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Two barrows 500m north east of Octagon Farm: part of a Neolithic and Bronze Age mortuary complex

A Scheduled Monument in Cople, Bedford

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Coordinates

Latitude: 52.1374 / 52°8'14"N

Longitude: -0.3972 / 0°23'49"W

OS Eastings: 509791.956145

OS Northings: 250003.008394

OS Grid: TL097500

Mapcode National: GBR H3D.VTL

Mapcode Global: VHFQ9.2JCT

Entry Name: Two barrows 500m NE of Octagon Farm: part of a Neolithic and Bronze Age mortuary complex

Scheduled Date: 19 May 1993

Source: Historic England

Source ID: 1008510

English Heritage Legacy ID: 20746

County: Bedford

Civil Parish: Cople

Traditional County: Bedfordshire

Lieutenancy Area (Ceremonial County): Bedfordshire

Church of England Parish: Cople

Church of England Diocese: St.Albans

Details

The monument includes two barrows initially recorded from aerial photographs
and situated between the River Great Ouse and the Elstow Brook, south-east of
Bedford. The scheduling includes two ring ditches which represent the remains
of the barrows and which can be clearly seen on aerial photographs,
enclosing the levelled area of the burial mounds. The eastern ring ditch
measures 23m in diameter and contains a rectilinear enclosure. This monument
can be paralleled with a ring ditch 1km to the north-east where, on
excavation, a rectilinear enclosure was found to pre-date the ring ditch. The
western ring ditch is situated 20m to the west. This barrow is double
ditched. The outer ditch measures 32m in diameter whilst the inner ditch
measures 12.5m in diameter.
Although no longer visible at ground level these monuments survive as buried
features below the ploughsoil and their locations have been confirmed by
geophysical survey. The survey also revealed that the square-shaped enclosure
within the eastern-most ring ditch has a causeway, 3m wide, in its north-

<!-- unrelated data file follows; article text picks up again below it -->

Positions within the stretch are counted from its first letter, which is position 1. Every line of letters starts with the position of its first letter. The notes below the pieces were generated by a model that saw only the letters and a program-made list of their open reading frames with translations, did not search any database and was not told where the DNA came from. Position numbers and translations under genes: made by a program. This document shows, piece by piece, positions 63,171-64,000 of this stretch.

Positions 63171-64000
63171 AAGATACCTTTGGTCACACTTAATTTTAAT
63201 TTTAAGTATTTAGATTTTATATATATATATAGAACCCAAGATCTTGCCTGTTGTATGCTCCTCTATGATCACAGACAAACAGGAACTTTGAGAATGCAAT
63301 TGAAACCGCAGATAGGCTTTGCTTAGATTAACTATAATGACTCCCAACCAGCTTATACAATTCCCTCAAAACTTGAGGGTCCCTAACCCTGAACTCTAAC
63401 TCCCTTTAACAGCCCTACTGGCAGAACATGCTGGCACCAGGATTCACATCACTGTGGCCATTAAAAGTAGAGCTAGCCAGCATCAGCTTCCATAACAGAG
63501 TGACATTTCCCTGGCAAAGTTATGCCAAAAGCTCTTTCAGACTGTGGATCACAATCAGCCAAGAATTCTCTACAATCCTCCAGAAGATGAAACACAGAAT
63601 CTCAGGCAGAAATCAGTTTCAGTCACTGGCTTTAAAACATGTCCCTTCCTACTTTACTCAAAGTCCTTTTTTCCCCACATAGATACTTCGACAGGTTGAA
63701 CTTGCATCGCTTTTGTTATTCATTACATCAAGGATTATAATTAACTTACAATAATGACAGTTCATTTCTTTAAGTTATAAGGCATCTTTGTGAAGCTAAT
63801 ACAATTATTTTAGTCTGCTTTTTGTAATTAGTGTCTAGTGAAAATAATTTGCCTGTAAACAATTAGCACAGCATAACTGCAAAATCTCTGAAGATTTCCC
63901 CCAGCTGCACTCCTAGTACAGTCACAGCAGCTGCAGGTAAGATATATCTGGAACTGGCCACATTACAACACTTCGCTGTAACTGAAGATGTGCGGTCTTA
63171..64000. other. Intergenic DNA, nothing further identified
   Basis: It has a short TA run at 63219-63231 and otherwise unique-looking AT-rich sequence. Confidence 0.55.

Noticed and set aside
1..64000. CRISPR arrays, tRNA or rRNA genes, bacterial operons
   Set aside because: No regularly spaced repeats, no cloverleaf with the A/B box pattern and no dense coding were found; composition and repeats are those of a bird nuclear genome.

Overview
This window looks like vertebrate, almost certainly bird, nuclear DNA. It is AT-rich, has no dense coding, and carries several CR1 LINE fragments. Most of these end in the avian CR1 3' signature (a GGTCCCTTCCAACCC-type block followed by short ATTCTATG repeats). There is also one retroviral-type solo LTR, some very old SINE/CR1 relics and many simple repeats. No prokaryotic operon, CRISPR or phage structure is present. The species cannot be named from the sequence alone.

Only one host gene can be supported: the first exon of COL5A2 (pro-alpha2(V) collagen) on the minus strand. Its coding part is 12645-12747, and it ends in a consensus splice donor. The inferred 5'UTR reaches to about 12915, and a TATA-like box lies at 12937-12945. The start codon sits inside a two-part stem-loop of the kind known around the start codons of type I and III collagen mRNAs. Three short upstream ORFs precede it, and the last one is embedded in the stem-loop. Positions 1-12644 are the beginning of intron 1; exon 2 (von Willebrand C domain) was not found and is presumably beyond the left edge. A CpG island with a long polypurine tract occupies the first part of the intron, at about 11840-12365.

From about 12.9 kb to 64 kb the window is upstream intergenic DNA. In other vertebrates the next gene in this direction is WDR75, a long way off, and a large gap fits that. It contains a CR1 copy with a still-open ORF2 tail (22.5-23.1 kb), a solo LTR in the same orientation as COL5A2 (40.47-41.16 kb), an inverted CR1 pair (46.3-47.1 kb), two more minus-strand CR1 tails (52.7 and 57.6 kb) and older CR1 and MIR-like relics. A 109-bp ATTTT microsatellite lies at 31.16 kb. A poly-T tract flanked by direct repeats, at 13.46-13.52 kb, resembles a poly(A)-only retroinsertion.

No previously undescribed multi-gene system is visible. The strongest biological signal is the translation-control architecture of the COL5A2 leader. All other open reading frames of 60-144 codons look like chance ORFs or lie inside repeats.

eastern corner and includes five internal pits which may contain human
burials.

MAP EXTRACT
The site of the monument is shown on the attached map extract.
It includes a 5 metre boundary around the archaeological features,
considered to be essential for the monument's support and preservation.

Source: Historic England

Reasons for Scheduling

Neolithic and Bronze Age mortuary complexes date to the period between c4000
and c700 BC. Typically they are set within topographically defined areas,
perhaps between rivers or valleys, and sometimes their topographical
boundaries are emphasised by ditch systems. Within the defined area such
complexes comprise closely spaced groups of features or different types, later
types of feature often being superimposed on earlier ones, indicating
continuity of use over a long period of time.
Features found on such sites include round barrows, which can take a variety
of forms, of which bowl barrows are the most common. Such barrows were earthen
or stone mounds covering a burial or a group of burials. Such barrows were
usually surrounded by a circular ditch from which material for the
construction of the mound was obtained. These circular ditches are often
visible through aerial photography when the mound no longer shows as an
earthwork and are frequently classified as 'ring-ditches'. Burials on such
sites, however, are not confined to the barrows and 'flat burials' have often
been discovered in between them. Also found on such sites are a variety of
enclosures, sometimes referred to as mortuary enclosures. These are often
square or rectangular in plan but round-ended and even sub-circular examples
are known. They are usually defined by a bank and external ditch and sometimes
have opposed entrances. Their original function is uncertain but it is
presumed that they were employed in the burial ritual and in subsequent
commemorations.
Neolithic and Bronze Age mortuary complexes often also include other classes
of ceremonial monuments such as cursuses (which were elongated embanked
enclosures which probably served as ceremonial routeways) and henges (which
were major circular earthworks which probably served as gathering places). A
small number of such complexes have individual components surviving as
earthworks but the majority are cropmark sites which are known from aerial
photography and which survive only as buried features below the ploughsoil.
They provide important evidence for the diversity of beliefs and social
organisation amongst Early Prehistoric communities and all examples where
significant archaeological deposits remain are considered to be of national
importance.
The geophysical survey of the two barrows 500m north-east of Octagon Farm
has confirmed that the monument survives well below ground. The ditches will
retain archaeological information and environmental evidence relating to the
burial mounds and the landscape in which they were constructed. The
association of these barrows with the main group of mortuary monuments to the
west will contribute information regarding the continuity and evolution of
Prehistoric funerary practices in this area.

Source: Historic England

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